The Environment

The Environment: Its Role in Psychosocial Functioning and Psychotherapy

CAROLYN SAARI
Copyright Date: 2002
Pages: 208
https://www.jstor.org/stable/10.7312/saar12196
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  • Book Info
    The Environment
    Book Description:

    Challenging Freud's assumption that an individual first develops intrapsychically and is only later confronted with the demands of external reality, Carolyn Saari posits that human beings initially construct a picture of their immediate environment and then construct their identities within that environment. The Environment is an argument in three parts. Part 1 discusses psychoanalytic and developmental theory, showing that while such theory has assumed the existence of an environment, it has taken for granted and therefore left unexamined its role in human development. Michel Foucault's theory of social control provides the framework for Part 2, which examines psychotherapy's capacity either to liberate or to repress the client. Part 3 relates the practical benefits and broader implications of an inclusion of environmental considerations in the practice of psychotherapy.

    eISBN: 978-0-231-50626-7
    Subjects: Psychology, Sociology

Table of Contents

  1. Front Matter
    (pp. i-iv)
  2. Table of Contents
    (pp. v-vi)
  3. ACKNOWLEDGMENTS
    (pp. vii-x)
  4. INTRODUCTION
    (pp. 1-14)

    For twenty years, postmodernism has been having a dramatic effect on psychoanalytic theory (for example, see Benjamin 1988; Flax 1990; Hoffman 1998; Mitchell 1993; Moore 1999; Schafer 1992; Stern 1997; Stolorow and Atwood 1992). This has resulted in the adoption of varying versions of constructivist or social-constructionist ideas. Indeed, some (Modell 1990) have referred to postmodernism’s influence as constituting a major paradigm effect. Interestingly, however, most of these authors have confined their discussions to the reality of the psychoanalytic setting, particularly that of the relationship between the analyst and the patient. Since Freud’s conception of treatment rested on the analyst’s...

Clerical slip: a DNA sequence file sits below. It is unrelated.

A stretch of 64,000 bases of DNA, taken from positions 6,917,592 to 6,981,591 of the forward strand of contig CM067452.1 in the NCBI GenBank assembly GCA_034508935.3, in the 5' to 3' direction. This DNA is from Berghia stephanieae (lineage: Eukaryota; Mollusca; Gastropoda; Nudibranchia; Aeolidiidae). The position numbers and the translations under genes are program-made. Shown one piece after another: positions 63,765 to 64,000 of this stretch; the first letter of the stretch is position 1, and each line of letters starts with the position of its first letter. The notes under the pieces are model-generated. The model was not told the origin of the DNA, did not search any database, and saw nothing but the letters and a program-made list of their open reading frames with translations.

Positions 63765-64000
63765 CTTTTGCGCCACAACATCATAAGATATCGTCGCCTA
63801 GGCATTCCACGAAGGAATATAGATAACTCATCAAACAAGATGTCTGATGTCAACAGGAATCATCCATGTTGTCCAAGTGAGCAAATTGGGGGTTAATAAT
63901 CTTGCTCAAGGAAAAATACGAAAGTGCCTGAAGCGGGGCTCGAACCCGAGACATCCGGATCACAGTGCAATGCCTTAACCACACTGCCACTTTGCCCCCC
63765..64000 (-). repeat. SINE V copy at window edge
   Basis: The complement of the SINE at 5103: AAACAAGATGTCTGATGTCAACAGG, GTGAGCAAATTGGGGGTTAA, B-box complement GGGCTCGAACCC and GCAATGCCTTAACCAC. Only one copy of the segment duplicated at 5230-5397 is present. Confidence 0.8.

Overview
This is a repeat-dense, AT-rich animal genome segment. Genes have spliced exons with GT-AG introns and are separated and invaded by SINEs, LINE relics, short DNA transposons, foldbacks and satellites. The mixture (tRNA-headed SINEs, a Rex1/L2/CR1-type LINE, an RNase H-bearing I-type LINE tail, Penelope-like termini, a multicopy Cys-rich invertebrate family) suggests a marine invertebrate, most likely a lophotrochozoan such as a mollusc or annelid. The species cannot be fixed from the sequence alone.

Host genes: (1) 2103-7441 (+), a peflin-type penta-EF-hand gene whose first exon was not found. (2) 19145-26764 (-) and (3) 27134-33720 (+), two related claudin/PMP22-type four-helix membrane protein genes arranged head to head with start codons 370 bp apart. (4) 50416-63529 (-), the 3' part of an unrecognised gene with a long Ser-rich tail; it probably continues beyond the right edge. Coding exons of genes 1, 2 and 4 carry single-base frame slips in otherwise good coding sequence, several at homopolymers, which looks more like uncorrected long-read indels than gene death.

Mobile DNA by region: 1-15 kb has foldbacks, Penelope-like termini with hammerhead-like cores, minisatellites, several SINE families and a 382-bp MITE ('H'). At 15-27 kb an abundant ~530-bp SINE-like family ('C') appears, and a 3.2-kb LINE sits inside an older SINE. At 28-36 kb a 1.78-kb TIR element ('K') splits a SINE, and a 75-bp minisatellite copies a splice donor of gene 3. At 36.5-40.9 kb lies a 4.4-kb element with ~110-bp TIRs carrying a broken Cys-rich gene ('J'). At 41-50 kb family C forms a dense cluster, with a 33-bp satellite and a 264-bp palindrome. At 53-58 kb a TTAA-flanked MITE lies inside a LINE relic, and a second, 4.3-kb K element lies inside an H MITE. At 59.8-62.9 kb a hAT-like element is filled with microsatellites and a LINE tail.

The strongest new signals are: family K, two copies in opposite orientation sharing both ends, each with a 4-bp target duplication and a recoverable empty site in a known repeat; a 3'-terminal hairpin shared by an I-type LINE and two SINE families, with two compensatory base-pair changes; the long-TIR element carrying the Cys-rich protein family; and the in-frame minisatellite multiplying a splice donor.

5. PART 1 THEORY
    • ONE THE ENVIRONMENT IN EMOTIONAL EXPERIENCE
      (pp. 17-28)

      In classical psychoanalytic theory, it was customary to think of the affective experience of the young infant as being a biologically based element of intrapsychic life. Certainly, the affective experience of the neonate does rely on innate biological systems, but these biological systems simply do not operate in the absence of interactions with an environment. For example, hunger and a state of anger at its persistence, while not reactions to a specific external stimulus, are related to the environment’s failure to provide relief for the hunger. Postmodern theory’s conception of the importance of context is now pointing out that it...

    • TWO THE DEVELOPMENT OF MEANING
      (pp. 29-42)

      Until twenty-five years ago, developmental psychology thought of the single, external object as the primary base for representation and thus the fundamental building block for cognition. There was an assumption, usually not noted, that the child learned about the characteristics of an object and then was able to build an image of the whole by putting together a number of objects. In psychoanalytic theory, the term object usually referred to a person, not an inanimate thing, but the principles of how a child composed a picture of self and the external world were similar to those of developmental psychology. In...